Since the confirmation of the first case of coronavirus on March 8, the pandemic has slowly gripped our nation. To combat the spread of the virus, the government announced general holidays since March 26. The aim was to integrate proven health measures such as social distancing to quell the spread of the contagion.
Countries around the globe also took such steps, including lockdown, to disrupt the impact of the virus. However, doing so has disrupted not only the flow of goods and people but also the global supply chain. The effect we see in front of us is stalled economies, acting as an omen to an impending global recession. The impact of COVID-19 is that we are looking at a significant shock to the demand side, compounding the mirage of supply-side disruptions of the economy.
Trying to ride this tide, as we look around the world, we observe nations are announcing their plans to come out of the lockdown caused by COVID-19. With the International Monetary Fund (IMF) expecting the Real GDP growth in Asia to lag at zero percent in 2020, Bangladesh is not immune. However, the government of Bangladesh, within its limitations, under the apt leadership of honorable prime minister Sheikh Hasina, has so far taken commendable measures to combat what is now turning into an economic contagion.
With a likely real recession- caused by exogenous demand and supply shocks, which is inherently better than either the policy recession and the financial crisis, a look at the demand and supply-side dynamics is worthwhile. In simple terms, we encounter a supply shock when phenomena such as bad harvest or global oil production disruption occur.
With oil prices at a new low, the focus must shift to staples. In this regard, the prime minister's initiative of "leaving no land uncultivated" to increase food production is well -timed, appropriate, and definitely, praiseworthy. In this regard, the government has already started distributing free fertilizer, seeds, pesticides, and other agricultural materials.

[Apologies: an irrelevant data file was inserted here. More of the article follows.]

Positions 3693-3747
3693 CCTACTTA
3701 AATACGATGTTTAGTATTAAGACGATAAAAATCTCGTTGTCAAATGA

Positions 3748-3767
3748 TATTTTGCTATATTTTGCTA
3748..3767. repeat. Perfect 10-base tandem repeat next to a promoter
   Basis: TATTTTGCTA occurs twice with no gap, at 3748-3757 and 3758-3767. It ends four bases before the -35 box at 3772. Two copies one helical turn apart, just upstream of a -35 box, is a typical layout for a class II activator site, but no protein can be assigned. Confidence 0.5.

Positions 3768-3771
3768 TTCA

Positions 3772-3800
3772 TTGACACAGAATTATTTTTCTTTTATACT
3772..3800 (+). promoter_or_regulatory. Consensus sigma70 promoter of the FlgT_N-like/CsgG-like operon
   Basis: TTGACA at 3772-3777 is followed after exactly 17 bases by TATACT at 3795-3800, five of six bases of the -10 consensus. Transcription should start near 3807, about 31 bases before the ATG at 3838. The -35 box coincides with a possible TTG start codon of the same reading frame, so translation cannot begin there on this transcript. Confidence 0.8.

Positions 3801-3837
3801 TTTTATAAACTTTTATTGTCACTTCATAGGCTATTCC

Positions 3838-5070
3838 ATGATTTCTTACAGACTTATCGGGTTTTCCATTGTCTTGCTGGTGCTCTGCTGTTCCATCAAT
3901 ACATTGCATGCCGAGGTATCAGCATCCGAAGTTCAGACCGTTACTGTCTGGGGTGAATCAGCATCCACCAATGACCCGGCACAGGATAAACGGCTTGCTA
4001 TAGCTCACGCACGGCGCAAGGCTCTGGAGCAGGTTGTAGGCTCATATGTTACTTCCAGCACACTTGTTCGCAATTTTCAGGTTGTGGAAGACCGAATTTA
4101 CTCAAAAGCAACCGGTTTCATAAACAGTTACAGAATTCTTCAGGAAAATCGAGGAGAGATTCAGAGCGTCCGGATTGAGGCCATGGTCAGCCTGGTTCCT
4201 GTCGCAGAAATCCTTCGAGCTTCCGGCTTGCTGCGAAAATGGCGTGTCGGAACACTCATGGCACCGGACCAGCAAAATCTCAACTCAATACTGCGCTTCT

Thus, the government is addressing the underlying problem that can cause a pure supply shock. It is worth understanding that with an absolute supply shock, it would be unlikely that any measure could stimulate the economy.
Typically, with adverse spending shocks, we expect demand for purchase of goods and services to go down, leading to reduced production, reduced output, and mass-firings. The good news is that the government stepped in to prevent this lay-off by rolling out fiscal stimulus packages designed to fill the spending vacuum to keep demand stable.
Initially, the prime minister announced stimulus packages of Tk 5,000 crore for the export-oriented sectors, which were followed by other packages taking the overall size of the incentives to Tk. 100,000 crore, which is equivalent to nearly 3.5 percent of the country's gross domestic product.
These packages aimed to ensure that salaries of the workers in the export-oriented industries were paid, subsidised interest rates of loans for affected enterprises and CMSMEs as well as the agricultural sector and enhancing Bangladesh Bank's Export Development Fund (EDF). Furthermore, there is a stimulus package for low-income groups to support low-income professionals, farmers, and ultra-small businesses.
On the note of the non-interest bearing Tk 5,000 crore loan package for paying salaries to staff members in the export-oriented industries, Professor Mohammad A. Momen, panel director at BGMEA stated, "around 1600 to 1700 of the 2200 listed garments manufacturers with BGMEA have availed this loan, and salaries are being disbursed across these factories."
The government has taken effective policy measures, as stated above, to assist low-income groups and undertaken initiatives to reach informal workers and marginalized families. According to the IMF, around 80% of the working force in the non-agricultural sector in Bangladesh is involved in non-agricultural informal employment. A significant portion of them belongs to needy households- wage workers without social protection.